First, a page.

On Thursday, Oct. 7, the Vail Symposium gathered Eagle County experts to share insights as to how the county prepares for the worst.
- Each of the agencies represented–fire, paramedics, and law enforcement–acknowledged that they respond to emergencies on a daily basis such as river rescues and structure fires. They also train together in the event of larger crisis.
- When the crisis is bigger, Birch Barron the Eagle County Emergency Manager gets involved. He acts as a convener, bringing different agencies together. As he pointed out, our valley is home to six different fire agencies and five law enforcement agencies.
- Chief Karl Bauer and Sheriff James Van Beek noted that even when there is a big crisis, each agency still must address all the emergent calls the typically occur on a daily basis.
- When asked about the threshold where an even exceeds local capacity, Sheriff Van Beek said that an event lasting longer than 72 hours would need additional resources.
- When asked about who is in charge, Steve Vardaman of Eagle County Paramedic Services said it is dictated by the type of event. For example, law enforcement takes the lead on criminal activity. All of the agencies in the valley observe the unified command structure, which is a national standard.
- The kind of events local agencies plan and train for are numerous and varied and include flooding, I-70 hazmat incident, road closures, major accidents, dam failure (Sylvan and Dillon), and school shooting.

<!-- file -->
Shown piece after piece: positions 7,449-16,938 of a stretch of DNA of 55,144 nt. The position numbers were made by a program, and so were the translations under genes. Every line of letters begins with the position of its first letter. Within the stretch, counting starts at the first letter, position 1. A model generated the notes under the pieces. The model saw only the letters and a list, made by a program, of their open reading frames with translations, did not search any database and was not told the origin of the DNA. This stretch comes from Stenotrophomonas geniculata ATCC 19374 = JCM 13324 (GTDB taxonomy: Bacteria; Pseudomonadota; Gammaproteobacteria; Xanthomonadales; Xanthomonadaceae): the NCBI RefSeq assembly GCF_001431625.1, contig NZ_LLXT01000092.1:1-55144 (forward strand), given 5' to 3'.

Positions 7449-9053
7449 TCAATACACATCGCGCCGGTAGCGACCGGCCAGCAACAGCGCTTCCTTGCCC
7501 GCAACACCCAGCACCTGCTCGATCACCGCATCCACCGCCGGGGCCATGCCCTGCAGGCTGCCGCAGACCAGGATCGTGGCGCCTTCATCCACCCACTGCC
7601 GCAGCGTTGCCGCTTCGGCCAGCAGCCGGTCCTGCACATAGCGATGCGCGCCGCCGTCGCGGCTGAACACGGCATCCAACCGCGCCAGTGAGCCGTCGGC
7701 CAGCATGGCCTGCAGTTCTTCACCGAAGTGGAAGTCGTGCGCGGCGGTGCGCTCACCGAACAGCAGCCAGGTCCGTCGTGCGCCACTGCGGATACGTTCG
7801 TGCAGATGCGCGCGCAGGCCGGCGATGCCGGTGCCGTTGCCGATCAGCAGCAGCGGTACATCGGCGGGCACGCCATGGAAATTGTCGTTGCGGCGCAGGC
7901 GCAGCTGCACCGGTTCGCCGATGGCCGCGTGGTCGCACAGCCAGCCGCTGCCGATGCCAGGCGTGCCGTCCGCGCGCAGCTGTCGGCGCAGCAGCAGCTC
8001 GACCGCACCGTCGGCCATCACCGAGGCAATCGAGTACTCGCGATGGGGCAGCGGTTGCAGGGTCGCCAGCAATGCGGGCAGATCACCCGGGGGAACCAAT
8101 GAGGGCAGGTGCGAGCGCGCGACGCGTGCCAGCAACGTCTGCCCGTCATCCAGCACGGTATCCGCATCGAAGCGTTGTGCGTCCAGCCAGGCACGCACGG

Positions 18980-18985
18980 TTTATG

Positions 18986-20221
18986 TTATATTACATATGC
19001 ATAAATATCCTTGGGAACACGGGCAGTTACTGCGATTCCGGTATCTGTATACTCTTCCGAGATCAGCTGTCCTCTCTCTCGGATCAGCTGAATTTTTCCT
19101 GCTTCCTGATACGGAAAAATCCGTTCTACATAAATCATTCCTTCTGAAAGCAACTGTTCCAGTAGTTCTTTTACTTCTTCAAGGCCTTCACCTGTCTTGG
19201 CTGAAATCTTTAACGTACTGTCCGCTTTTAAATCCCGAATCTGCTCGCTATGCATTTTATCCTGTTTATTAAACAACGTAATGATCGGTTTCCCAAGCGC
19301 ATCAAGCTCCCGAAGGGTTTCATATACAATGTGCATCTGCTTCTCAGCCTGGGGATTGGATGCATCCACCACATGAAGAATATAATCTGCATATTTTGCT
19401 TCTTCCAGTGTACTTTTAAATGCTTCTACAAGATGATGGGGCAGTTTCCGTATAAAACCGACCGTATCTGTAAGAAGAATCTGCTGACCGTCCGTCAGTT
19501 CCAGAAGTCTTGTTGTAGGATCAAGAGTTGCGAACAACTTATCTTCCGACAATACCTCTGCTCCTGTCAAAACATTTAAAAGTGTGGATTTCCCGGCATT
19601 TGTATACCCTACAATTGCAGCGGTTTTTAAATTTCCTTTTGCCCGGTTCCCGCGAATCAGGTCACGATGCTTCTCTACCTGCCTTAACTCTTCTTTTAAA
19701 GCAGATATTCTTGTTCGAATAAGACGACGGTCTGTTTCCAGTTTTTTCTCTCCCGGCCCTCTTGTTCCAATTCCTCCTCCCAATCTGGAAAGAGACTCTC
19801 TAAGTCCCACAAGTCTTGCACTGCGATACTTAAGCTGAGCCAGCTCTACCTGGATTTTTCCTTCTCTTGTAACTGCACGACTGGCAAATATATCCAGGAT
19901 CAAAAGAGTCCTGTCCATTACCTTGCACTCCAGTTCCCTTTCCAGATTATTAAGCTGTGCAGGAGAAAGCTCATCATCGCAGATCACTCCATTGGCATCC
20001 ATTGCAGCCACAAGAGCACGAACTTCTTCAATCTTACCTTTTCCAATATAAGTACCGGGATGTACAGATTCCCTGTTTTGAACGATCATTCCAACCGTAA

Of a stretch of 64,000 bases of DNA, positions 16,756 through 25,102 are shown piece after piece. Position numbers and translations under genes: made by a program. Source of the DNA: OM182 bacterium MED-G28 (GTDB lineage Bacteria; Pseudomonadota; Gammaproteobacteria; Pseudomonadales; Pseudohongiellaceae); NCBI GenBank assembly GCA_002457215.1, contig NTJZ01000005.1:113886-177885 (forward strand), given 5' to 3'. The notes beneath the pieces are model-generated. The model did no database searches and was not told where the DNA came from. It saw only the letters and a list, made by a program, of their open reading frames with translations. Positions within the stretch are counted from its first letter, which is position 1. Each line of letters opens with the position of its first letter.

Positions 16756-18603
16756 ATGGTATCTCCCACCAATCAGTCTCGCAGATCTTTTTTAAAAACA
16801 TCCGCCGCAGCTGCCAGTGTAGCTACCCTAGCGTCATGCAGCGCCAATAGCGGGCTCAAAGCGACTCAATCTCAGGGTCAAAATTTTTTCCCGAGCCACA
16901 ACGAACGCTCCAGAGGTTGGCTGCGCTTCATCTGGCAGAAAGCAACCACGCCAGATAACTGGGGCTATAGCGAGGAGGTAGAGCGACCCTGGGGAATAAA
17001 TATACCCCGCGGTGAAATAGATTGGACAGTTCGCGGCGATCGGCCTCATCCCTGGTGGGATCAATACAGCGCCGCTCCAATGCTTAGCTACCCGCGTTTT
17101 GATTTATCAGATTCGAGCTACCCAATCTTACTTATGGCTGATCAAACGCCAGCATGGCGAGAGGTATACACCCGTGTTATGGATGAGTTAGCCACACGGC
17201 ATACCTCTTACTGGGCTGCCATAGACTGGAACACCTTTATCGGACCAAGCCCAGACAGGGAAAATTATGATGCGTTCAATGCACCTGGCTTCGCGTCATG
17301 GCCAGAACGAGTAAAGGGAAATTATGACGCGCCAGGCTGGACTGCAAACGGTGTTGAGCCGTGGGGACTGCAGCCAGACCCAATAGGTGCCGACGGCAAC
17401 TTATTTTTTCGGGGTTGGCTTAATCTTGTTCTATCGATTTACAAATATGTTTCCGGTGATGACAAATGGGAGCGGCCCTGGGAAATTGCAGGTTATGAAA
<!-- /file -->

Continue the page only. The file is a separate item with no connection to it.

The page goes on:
- Planning for large events such as the World Cup also brings together the various emergency management organizations.
- Perhaps the biggest takeaway of the program was that every citizen must do their part and be personally prepared. The panel provided the following suggestions:
Register for Emergency Alerts at ECAlert.org
Learn how to respond to cardiac arrest (hands-only CPR/AED)
Learn how to respond to traumatic injury (Stop the Bleed)
Make a Go Kit/Stay Kit
Make (and communicate) an Emergency Plan
Prevent your home/property from becoming fuel for a wildfire (participate in the REALFire program or another wildfire mitigation assessment)
Make a plan for your pets
Include medications in your Go Kit
Understand the hazards
Plan for recovery (understand your insurance, likely uninsured loss, and what you would need to successfully rebuild)